Thursday, July 23, 2009

Lessons Learned

When I was 17 I got into an accident. I was leaving the Camp Arnes pool parking lot in my 77 Nova and I backed up into a car - an old Tempo if I remember correctly. I panicked. My brother was with me and in that moment of hesitation he gave me his sage-like advice: "Drive man, Drive!!" So I took off, hoping that no damage had been done to the other vehicle. When we got home I looked at the back of the Nova. Nothing, not a scratch. Maybe I hadn't hit the other vehicle very badly and maybe there wasn't any damage? I slept uneasily that night.

The next day in school I tried to forget about what had happened but when a guy came up to me and said "I heard about what happened at Arnes" I knew I was sunk. Summoning all of my courage I drove down to the Gimli police station. Nervously I introduced myself and said I wanted to report an accident. "What's your name?" said the police officer. When I told him he said "Ah, we were just about to come looking for you." Yikes, they police were coming to look for me! Basically at that point I broke down, confessed my sins, and begged for forgiveness. Then I had to tell my parents.

My mom was fairly compassionate but my Dad seemed to almost get glee from the whole situation. "You'll have to face the music son," he said. "You have to get pay the consequences for your actions." Luckily because I had turned myself in just before 24 hours had passed since I had fled the scene, the police could only charge me with failing to exchange particulars. But I still had to go to court. My Dad was happy to take me. I remember on the way there him trying to prepare me for what I would face. He seemed to think that this was going to be one of those great life lessons that hurts but turns out for the best. Little did he know how right he would be.

We drove to Selkirk where the court was but parking was a bit of an issue. Dad looked for parking by the mall, and I went inside. I presented the papers I had to the admin person and they gave me outstanding news: the RCMP at Gimli had been impressed by my repentance, humility, and honesty and recommended to the court that all charges be dropped. The court agreed and I got off scot free. Freeeeeedom!! I rushed outside to tell my Dad the good news.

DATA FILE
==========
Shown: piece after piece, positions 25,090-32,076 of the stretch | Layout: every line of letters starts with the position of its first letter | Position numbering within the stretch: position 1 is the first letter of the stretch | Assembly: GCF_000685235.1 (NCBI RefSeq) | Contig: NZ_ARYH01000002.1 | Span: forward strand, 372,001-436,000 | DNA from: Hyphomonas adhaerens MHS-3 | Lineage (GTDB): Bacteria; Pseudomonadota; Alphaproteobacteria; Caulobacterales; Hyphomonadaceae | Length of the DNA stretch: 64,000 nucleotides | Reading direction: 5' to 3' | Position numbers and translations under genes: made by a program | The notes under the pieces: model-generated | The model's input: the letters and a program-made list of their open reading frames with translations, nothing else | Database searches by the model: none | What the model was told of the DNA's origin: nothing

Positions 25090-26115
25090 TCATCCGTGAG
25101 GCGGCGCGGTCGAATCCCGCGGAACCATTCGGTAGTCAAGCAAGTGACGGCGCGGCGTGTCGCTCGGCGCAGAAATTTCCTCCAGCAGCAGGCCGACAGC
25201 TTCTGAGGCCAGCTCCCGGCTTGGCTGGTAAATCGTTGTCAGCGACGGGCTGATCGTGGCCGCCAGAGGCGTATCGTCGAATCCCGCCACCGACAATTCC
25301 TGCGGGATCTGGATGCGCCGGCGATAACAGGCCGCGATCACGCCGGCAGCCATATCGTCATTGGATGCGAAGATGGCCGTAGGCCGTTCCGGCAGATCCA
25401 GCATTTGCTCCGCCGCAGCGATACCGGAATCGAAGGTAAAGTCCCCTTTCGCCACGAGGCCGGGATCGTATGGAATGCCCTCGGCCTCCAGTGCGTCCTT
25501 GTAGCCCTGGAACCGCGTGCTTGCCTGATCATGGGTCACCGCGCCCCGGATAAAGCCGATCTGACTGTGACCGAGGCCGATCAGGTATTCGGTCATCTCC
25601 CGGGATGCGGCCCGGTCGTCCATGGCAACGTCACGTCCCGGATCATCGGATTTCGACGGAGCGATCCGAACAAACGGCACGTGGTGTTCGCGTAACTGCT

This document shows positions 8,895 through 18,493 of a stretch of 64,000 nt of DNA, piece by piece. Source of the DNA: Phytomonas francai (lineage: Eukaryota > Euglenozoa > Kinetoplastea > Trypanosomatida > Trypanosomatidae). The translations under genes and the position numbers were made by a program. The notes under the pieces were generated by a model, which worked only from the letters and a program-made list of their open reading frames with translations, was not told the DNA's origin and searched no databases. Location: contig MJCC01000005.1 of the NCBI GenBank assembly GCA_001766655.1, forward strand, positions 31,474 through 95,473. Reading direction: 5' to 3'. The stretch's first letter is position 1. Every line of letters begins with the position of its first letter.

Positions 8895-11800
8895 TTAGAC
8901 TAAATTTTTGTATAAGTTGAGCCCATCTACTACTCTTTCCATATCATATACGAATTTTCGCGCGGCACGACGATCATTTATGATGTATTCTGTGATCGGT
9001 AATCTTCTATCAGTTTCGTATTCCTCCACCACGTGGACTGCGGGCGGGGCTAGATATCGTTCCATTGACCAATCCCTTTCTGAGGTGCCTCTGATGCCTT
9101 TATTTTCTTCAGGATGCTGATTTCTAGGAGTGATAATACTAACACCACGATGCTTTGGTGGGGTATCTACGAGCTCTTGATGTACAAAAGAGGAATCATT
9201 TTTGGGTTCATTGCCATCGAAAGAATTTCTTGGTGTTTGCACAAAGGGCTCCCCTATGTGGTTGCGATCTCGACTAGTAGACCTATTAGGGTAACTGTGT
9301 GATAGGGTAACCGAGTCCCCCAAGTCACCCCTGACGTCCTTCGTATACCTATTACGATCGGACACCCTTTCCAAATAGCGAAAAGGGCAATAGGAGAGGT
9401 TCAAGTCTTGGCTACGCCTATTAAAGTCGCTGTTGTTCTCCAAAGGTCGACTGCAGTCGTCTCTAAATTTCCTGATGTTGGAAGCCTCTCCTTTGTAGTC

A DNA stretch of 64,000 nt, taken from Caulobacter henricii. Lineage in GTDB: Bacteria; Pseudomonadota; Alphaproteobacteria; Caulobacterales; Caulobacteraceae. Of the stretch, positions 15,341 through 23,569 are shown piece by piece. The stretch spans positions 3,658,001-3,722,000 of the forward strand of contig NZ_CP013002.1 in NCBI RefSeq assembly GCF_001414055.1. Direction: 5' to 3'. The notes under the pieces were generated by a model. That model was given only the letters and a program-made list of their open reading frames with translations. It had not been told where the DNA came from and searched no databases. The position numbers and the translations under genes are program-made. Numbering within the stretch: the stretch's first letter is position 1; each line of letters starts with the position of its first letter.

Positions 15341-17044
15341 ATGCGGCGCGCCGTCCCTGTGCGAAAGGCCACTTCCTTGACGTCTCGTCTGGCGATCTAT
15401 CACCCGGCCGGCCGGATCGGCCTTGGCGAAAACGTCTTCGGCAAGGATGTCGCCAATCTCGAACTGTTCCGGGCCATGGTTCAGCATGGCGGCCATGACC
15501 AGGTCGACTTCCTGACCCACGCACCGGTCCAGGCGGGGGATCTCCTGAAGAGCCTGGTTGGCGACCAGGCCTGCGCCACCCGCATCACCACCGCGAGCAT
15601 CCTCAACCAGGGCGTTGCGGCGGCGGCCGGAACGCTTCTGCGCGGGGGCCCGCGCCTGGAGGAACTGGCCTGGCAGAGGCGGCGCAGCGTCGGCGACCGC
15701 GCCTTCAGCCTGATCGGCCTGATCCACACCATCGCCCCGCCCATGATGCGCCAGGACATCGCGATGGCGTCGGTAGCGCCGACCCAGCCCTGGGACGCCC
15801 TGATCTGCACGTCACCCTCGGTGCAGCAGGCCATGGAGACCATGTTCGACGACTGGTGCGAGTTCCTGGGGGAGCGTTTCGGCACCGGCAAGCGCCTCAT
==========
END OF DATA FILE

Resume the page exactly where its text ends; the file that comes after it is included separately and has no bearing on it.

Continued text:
Unbeknownst to me Dad was having his own adventures outside. Apparently the place he had parked in was a place he was not allowed to park. A parking guard came by and ticketed the truck. Dad had then tried to talk to the parking guard who told him that the law was the law and he'd have to pay the fine. I'm not exactly sure what my Dad said in return but I do know that there was much anger and unkind words were spoken. When I came out less then five minutes immediately after this and Dad realized first that he hadn't even needed to park he was testy. When he heard that I got off with only a warning that made him even more upset - he had wanted me to learn a lesson (I hadn't) and he had gotten a ticket for nothing. I was supposed to pay for my transgression but instead now he was the one paying a fine! And he had "lost it" on another person and had to admit it to his son. He wasn't having a stellar day.

With my Dad in a bit of foul mood, we went into the mall to a restaurant to get something to eat. As soon as we sat down my Dad suddenly looked terrible. "What's wrong?" I asked. "It's that parking guard, he's eating a few tables over." My Dad struggled for a minute or two and then got up. He paused, took a deep breath, and then went over to the parking guard and appologized for his earlier behavior. Then he sat down, we finished our meal in thoughtful silence, and headed home.

When I got home I very much enjoyed telling the story to my Mom and have several times reminded my Dad of that fateful day. In fact, it's one of my favorite "Dad" stories to tell. Lessons were learnt. I learned what mercy, real mercy was. I messed up and instead of having to pay the price was given mercy instead. I never forgot how that felt and to this day I want to give that feeling to others.

My Dad too learned a lesson. Sometimes you are so fixated on seeing someone else "learn a lesson" that you don't realize that you are about to learn one yourself - so watch out! My Dad thought he had been a terrible example of a father to me, but he didn't realize (at first at least) that this was one of the best examples he ever was to me. After making a fool of himself by losing it on someone he swallowed his pride and did the right thing - he humbled himself and appologized. And that was the lesson I learned - if you mess up you need to humble yourself and admit it, asking for forgiveness. It's the right thing to do, the manly thing to do. It was hard, but he did it anyway. I was proud of my Dad that day, in fact I'm still proud of him. All of us make mistakes sometimes, but not all of us will admit it and say we're sorry. My Dad did. And for that I love and admire him. Thanks Dad for such a great lesson on how to be a man. I'll never forget it.

3 comments:

Elayne said...

I was just talking to a female friend this morning about what "manly" means. You hit the nail on the head with that story! Some see humility as a weakness but in reality it is a tremendous strength. Your Dad is definitely a manly man! What a great example and life lesson for you that day!

Lifelines said...

What a great story! I'll have to share that one with my kids.

Lindsay said...

What an incredible story.